A 10-year-old Ohio elementary student isn’t worried about the next pop quiz, instead she’s thinking about her mortality. Due to the generosity of a local elementary school teacher, this fourth grader will get another chance at survival.
Eva Brown was diagnosed with collapsing segmental glomerulosclerosis (cFSGS), a rare kidney disease. ABC reports she began experiencing problems in March 2017. Her mom, Alana Brown, took her to urgent care and they treated Eva for an allergic reaction after her face had swollen up when the family ate at a Japanese restaurant. It wasn’t until the swelling came back an hour later they realized her condition might be bigger than an allergy.
Nationwide Children’s Hospital in Columbus, Ohio tested Eva’s kidneys and the results revealed it was only functioning at four percent. Little Eva was later diagnosed her with cFSGS and doctors said she could’ve died in days if she never came to the hospital.
A cure for this rare disease is unknown, so the family went on a hunt to find a kidney donor. A friend of the family put word of their search on Facebook and it reached thousands, including Tanya Thomas, a Slate Ridge Elementary school teacher. Thomas offered to donate her kidney to Eva and even tested to see if her medical history and blood type qualified. Thomas turned out to be a match.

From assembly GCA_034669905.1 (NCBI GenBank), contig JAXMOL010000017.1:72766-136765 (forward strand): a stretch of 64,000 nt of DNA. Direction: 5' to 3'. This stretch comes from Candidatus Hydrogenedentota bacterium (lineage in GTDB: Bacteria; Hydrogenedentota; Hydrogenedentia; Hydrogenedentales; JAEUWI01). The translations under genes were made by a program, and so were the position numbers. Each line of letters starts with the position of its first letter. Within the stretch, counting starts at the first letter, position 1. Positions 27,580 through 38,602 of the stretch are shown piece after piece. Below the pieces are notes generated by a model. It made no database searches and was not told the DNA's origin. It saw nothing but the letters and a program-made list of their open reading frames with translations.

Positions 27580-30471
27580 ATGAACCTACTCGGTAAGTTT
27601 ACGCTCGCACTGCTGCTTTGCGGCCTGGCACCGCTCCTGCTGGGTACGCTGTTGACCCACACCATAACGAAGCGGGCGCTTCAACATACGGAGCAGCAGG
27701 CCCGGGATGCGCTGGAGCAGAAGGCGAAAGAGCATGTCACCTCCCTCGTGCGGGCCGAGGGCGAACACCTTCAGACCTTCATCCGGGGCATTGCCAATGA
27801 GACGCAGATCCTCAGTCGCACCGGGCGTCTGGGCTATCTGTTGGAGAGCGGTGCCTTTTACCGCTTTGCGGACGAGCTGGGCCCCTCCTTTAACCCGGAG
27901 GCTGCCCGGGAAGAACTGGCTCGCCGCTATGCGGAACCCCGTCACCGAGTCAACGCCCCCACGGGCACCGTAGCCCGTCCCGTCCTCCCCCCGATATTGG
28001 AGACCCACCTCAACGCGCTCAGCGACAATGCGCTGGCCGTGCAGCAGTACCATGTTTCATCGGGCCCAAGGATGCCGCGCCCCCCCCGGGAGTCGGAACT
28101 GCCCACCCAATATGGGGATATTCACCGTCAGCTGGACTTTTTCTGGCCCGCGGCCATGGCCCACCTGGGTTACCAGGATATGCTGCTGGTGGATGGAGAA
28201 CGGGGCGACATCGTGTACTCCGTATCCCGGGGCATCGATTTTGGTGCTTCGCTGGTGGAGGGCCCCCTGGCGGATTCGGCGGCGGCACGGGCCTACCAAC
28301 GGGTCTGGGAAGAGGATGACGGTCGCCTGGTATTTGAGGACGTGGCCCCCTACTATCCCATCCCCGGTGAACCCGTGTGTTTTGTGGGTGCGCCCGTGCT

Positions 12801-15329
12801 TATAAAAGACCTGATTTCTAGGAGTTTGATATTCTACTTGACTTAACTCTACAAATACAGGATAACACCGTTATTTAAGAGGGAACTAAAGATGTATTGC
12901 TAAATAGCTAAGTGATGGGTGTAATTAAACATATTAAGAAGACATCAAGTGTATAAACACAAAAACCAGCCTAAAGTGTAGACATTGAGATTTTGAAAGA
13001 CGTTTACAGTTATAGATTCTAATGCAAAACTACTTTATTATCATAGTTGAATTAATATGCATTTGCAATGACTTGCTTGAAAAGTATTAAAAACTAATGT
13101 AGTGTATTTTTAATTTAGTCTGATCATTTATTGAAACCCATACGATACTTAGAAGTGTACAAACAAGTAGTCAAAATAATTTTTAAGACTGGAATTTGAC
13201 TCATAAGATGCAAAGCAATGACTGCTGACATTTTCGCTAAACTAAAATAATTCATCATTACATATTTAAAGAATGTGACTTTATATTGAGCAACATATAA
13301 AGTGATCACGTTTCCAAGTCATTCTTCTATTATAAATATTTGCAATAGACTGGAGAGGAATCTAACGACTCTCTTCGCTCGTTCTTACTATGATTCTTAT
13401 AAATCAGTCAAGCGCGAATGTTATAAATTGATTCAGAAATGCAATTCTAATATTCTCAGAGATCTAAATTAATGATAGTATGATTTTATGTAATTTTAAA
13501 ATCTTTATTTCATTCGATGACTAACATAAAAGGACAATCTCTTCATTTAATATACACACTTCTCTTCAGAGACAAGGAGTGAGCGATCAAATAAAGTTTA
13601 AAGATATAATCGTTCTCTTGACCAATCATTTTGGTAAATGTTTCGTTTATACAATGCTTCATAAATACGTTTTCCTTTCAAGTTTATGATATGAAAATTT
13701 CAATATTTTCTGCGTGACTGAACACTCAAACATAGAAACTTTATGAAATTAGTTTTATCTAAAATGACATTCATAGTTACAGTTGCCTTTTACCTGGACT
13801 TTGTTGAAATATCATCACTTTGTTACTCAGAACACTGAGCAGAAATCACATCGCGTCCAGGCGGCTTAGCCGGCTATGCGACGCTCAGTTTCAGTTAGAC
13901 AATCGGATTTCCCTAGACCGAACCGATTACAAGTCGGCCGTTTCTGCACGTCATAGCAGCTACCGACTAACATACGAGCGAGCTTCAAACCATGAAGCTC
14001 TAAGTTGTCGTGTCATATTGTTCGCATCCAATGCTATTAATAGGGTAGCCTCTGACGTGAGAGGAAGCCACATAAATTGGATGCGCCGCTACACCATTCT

“My baby has a chance and she doesn’t have to be connected to a machine 10 hours a day,” Eva’s mom told local ABC affiliate. Unbeknownst to the family, Thomas was a teacher at her school.
“I felt really excited because she’s going to save my life and I don’t have to be sick anymore. I get to go swimming because I’m not able to go swimming and I think she’s a good person,” Eva told WSYX. “She’s family!”